CLOSE

Items from the Titanic Are Up for Auction

For reasons that should be apparent (see: iceberg), artifacts from the R.M.S. Titanic are extremely rare. Some objects that belonged to survivors have ended up in museums, while other items from the wreckage, including clothing that belonged to passengers who died on the ship's maiden voyage, have been auctioned off (nearly 5500 appeared in a single auction in 2012). Today, Lion Heart Autographs kicked off an auction that includes three rare Titanic finds from survivors accused of bribing their way onto Lifeboat No. 1.

The artifacts include a ticket to the ship’s Turkish Baths’ weighing chair, a menu from the last lunch served on the ship, and a letter from Laura Mabel Francatelli to fellow survivor Abraham Salomon.

The passengers in the lifeboat opted not to return to rescue those stranded in the freezing water after the ship sank, despite the fact that the boat had a 40-person capacity and held just 12 people (seven crewmembers plus Francatelli, her employer Lucy Duff-Gordon and husband Sir Cosmo Duff-Gordon, businessman Charles Stengel, and Salomon). Their decision not to return, and the accusations of bribery, led to an investigation that Francatelli references in her letter to Salomon.

"We do hope you have now quite recovered from the terrible experience," Francatelli wrote. "I am afraid our nerves are still bad, as we had such trouble & anxiety added to our already awful experience by the very unjust inquiry when we arrived in London. Lady Gordon’s mother is with us and she would so much like to meet you being one who shared our boat. Kindest regards. Yours sincerely…"

arrow
Afternoon Map
The Most Searched Shows on Netflix in 2017, By State

Orange is the New Black is the new black, at least as far as Netflix viewers are concerned. The women-in-prison dramedy may have premiered in 2013, but it’s still got viewers hooked. Just as they did in 2017, HighSpeedInternet.com took a deep dive into Netflix analytics using Google Trends to find out which shows people in each state were searching Netflix for throughout the year. While there was a little bit of crossover between 2016 and 2017, new series like American Vandal and Mindhunter gave viewers a host of new content. But that didn’t stop Orange is the New Black from dominating the map; it was the most searched show in 15 states.

Coming in at a faraway second place was American Vandal, a new true crime satire that captured the attention of five states (Illinois, Kansas, Massachusetts, Minnesota, and Wisconsin). Even more impressive is the fact that the series premiered in mid-September, meaning that it found a large and rabid audience in a very short amount of time.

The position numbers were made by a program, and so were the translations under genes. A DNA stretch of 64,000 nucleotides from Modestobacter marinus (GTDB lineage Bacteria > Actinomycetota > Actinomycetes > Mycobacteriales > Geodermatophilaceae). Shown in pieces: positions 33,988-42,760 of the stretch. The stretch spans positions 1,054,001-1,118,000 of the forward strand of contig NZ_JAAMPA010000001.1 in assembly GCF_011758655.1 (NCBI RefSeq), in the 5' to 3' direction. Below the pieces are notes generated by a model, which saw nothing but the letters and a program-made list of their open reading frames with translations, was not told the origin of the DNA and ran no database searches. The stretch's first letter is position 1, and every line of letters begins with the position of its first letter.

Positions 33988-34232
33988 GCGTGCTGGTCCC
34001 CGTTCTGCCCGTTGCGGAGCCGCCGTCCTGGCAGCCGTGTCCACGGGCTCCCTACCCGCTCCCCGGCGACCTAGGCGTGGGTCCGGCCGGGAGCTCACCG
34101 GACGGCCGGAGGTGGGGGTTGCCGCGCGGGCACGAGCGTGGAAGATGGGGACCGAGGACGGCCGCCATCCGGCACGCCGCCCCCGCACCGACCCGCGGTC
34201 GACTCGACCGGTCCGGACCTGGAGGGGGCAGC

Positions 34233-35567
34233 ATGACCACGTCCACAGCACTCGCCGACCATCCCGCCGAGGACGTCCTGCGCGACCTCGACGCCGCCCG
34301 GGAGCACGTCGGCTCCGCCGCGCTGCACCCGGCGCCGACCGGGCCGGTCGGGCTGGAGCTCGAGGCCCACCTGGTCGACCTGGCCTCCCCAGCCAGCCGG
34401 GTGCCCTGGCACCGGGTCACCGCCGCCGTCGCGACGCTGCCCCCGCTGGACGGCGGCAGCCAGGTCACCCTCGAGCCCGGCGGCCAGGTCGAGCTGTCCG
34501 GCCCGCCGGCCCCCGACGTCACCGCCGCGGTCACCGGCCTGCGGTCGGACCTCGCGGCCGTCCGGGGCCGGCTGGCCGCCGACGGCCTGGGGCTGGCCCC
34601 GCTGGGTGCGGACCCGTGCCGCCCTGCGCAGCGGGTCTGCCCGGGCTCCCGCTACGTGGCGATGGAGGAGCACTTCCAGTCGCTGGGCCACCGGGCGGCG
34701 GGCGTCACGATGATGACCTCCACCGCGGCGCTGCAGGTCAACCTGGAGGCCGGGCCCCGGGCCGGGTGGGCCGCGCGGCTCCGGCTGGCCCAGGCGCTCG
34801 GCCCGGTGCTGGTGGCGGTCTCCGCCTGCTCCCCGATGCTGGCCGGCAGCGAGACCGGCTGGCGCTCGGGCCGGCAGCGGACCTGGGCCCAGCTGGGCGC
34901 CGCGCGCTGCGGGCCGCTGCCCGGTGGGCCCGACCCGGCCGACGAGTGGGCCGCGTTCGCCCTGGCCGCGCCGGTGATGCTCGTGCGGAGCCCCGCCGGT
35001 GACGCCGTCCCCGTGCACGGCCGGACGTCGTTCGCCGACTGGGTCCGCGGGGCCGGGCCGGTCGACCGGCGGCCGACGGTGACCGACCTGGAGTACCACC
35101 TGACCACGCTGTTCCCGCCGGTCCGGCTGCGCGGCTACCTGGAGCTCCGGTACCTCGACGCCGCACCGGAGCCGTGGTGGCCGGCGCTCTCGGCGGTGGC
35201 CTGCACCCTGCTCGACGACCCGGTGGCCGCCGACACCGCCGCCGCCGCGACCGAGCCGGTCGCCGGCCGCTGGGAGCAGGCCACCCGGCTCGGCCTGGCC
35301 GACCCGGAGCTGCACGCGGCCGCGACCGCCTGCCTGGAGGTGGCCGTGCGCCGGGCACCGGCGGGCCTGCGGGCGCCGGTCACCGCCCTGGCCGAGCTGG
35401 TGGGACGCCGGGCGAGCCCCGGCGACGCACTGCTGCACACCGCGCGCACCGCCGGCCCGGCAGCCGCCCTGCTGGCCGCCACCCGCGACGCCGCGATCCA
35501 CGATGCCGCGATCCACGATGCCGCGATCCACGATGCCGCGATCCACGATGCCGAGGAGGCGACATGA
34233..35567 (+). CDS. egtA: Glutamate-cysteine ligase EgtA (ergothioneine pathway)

Folks in Alaska, Colorado, and Oregon were all destined to be disappointed; Star Trek: Discovery was the most searched-for series in each of these states, but it’s not yet available on Netflix in America (you’ve got to get CBS All Access for that, folks). Fourteen states broke the mold a bit with shows that were unique to their state only; this included Big Mouth in Delaware, The Keepers in Maryland, The OA in Pennsylvania, GLOW in Rhode Island, and Black Mirror in Hawaii.

Check out the map above to see if your favorite Netflix binge-watch matches up with your neighbors'. For more detailed findings, visit HighSpeedInternet.com.

arrow
Afternoon Map
Monthly Internet Costs in Every Country

Thanks to the internet, people around the world can conduct global research, trade tips, and find faraway friends without ever leaving their couch. Not everyone pays the same price for these digital privileges, though, according to new data visualizations spotted by Thrillist.

To compare internet user prices in each country, cost information site HowMuch.net created a series of maps. The data comes courtesy of English market research consultancy BDRC and Cable.co.uk, which teamed up to analyze 3351 broadband packages in 196 nations between August 18, 2017 and October 12, 2017.

In the U.S., for example, the average cost for internet service is $66 per month. That’s substantially more than what browsers pay in neighboring Mexico ($27) and Canada ($55). Still, we don’t have it bad compared to either Namibia or Burkina Faso, where users shell out a staggering $464 and $924, respectively, for monthly broadband access. In fact, internet in the U.S. is far cheaper than what residents in 113 countries pay, including those in Saudi Arabia ($84), Indonesia ($72), and Greenland ($84).

On average, internet costs in Asia and Russia tend to be among the lowest, while access is prohibitively expensive in sub-Saharan Africa and in certain parts of Oceania. As for the world’s cheapest internet, you’ll find it in Ukraine and Iran.

Check out the maps below for more broadband insights, or view HowMuch.net’s full findings here.

Map of Internet costs in each country created by information site HowMuch.net.
HowMuch.net

Map of Internet costs in each country created by information site HowMuch.net.
HowMuch.net

Map of Internet costs in each country created by information site HowMuch.net.
HowMuch.net

Map of Internet costs in each country created by information site HowMuch.net.
HowMuch.net

Map of Internet costs in each country created by information site HowMuch.net.
HowMuch.net

[h/t Thrillist]

SECTIONS

arrow
LIVE SMARTER
More from mental floss studios